Con Artist Invented Fictional Pot Businesses, Hemp Farm To Scam Over $18M

A handful of CBD and cannabis companies turned out to be figments of the imagination as a con artist successfully duped investor after investor, but his conning spree has come to an end.

A California man pleaded guilty April 5 to a slew of federal criminal charges for swindling investors out of $18.4 million. He conned several investors—all as he was already completing a sentence for prior criminal charges—by inventing companies that he claimed invested in hemp farms and cannabis-infused retail products. He also claimed to run a sham bottling business for CBD-infused products. The bogus businesses turned out to quickly fall apart.

People magazine reports that Mark Roy Anderson, 69, pleaded guilty to two counts of wire fraud, according to an announcement from the U.S. Attorney’s Office, Central District of California.

Anderson took the plea agreement, and admitted to engaging in two separate schemes that swindled investors. His scheme kicked off right after he was released from federal prison while he was on home confinement and supervised release. Police say Anderson has been conning people since the 1990s but moved into the cannabis sector where there was a lot of loot to be gained.

From June 2020 to April 2021, Anderson convinced investors to fund his company Harvest Farm Group, to harvest and process hemp grown on his farm into medical-grade CBD isolate. 

“Anderson convinced investors to invest in Harvest Farm Group by falsely representing that, through the company, he owned and operated a hemp farm in Kern County,” the report reads. “He also lied that had already completed successful and profitable harvests of hemp from the farm. He also falsely said he was using his own machinery and equipment to convert the hemp into CBD isolate and Delta 8, a psychoactive substance that, like CBD isolate, could be used in consumer products ranging from olive oil to body cream.”

Anderson weaseled his way out of skeptical investors and claimed that past fraud convictions were not in fact him. When investors demanded money, Anderson falsely told them that sales of products derived from hemp grown at the farm had been delayed because of the COVID-19 pandemic.

In another scheme, which ran from April 2021 to May 2023, Anderson duped investors by soliciting money for Bio Pharma and Verta Bottling—two more sham companies—by claiming that these businesses successfully manufactured, bottled, and packaged commercial products.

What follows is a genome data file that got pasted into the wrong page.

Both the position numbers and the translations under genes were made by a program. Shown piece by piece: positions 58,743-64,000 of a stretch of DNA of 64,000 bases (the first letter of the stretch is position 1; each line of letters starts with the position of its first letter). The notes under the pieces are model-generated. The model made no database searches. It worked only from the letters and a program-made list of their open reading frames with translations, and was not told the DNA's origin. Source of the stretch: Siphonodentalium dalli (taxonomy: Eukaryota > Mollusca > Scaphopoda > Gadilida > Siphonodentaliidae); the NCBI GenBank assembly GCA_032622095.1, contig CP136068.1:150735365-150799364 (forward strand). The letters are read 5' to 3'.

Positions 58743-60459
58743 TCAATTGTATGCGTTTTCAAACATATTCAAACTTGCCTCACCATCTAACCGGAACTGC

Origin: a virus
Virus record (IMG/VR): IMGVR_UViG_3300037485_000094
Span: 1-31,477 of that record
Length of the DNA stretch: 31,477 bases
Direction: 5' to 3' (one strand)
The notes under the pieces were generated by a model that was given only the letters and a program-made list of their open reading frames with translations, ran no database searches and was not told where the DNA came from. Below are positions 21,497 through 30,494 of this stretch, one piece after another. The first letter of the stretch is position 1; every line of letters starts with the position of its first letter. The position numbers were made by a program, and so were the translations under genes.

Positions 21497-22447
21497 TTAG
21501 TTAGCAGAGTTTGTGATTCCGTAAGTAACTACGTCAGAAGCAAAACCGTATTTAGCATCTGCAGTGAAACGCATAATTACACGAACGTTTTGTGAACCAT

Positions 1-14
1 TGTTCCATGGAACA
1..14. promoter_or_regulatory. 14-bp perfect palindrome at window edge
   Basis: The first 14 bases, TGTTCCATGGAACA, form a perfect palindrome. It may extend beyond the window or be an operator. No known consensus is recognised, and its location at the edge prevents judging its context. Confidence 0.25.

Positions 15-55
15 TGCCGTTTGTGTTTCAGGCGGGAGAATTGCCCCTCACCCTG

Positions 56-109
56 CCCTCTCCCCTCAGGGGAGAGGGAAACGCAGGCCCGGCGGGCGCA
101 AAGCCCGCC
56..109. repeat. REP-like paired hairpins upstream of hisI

Specifically, he claimed Bio Pharma manufactured and sold infused products such as CBD-infused avocado oil, olive oil, pain cream, gummies, tequila, and chili oil. Anderson also claimed that Verta Bottling manufactured and sold beverages and a variety of food products.

“Anderson falsely stated that his bottling companies owned and possessed millions of dollars’ worth of assets, including—in Bio Pharma’s case—hemp biomass, CBD isolate, CBD oil, and—in Verta Bottling’s case—manufacturing equipment and an assignable lease for a warehouse to manufacture and sell its products,” the announcement reads.

How did he do this? Anderson carefully fabricated fake legal and business documents, which included fake purchase order contracts that he claimed showed agreements with third-party companies to purchase tens of millions of dollars’ worth of products manufactured by his bottling companies. Anderson also provided victims with fake samples of products he claimed that he manufactured by his bottling companies.

Investors have been warned about bogus cannabis companies before.

In 2019, Massachusetts Secretary of the Commonwealth William Galvin issued a warning to potential cannabis industry investors to be wary of scams and unscrupulous operators after filing fraud charges against two entrepreneurs in the state. In an alert released by Galvin’s office, the secretary urged investors to approach offers for unregistered securities from unlicensed sellers with caution, noting that the cannabis industry is not monitored by federal regulators or state-chartered banks.

“No one regulator can police this marketplace,” Galvin said in the statement. “My Securities Division intends to scrutinize these offerings to proactively prevent investor harm.”

Celebrities like Tom Hanks and Sacha Baron Cohen have been targets of fake CBD or cannabis companies, sometimes in the form of fake endorsements or misuse of their likenesses. Sacha Baron Cohen’s massive $9 million lawsuit was filed against a dispensary that ran a billboard ad with his image without permission, but the actor and plaintiff have reached an agreement to drop the lawsuit.

According to court documents filed on July 12, 2021, Sacha Baron Cohen filed a $9 million lawsuit against Somerset, Massachusetts-based Solar Therapeutics, a dispensary, for running a billboard ad with his image without his permission.

Solar Therapeutics erected a billboard on an interstate highway in Massachusetts that features a picture of Baron Cohen as Borat, with his thumbs up and the words “It’s Nice!,” one of Borat’s catchphrases.

The post Con Artist Invented Fictional Pot Businesses, Hemp Farm To Scam Over $18M appeared first on High Times.


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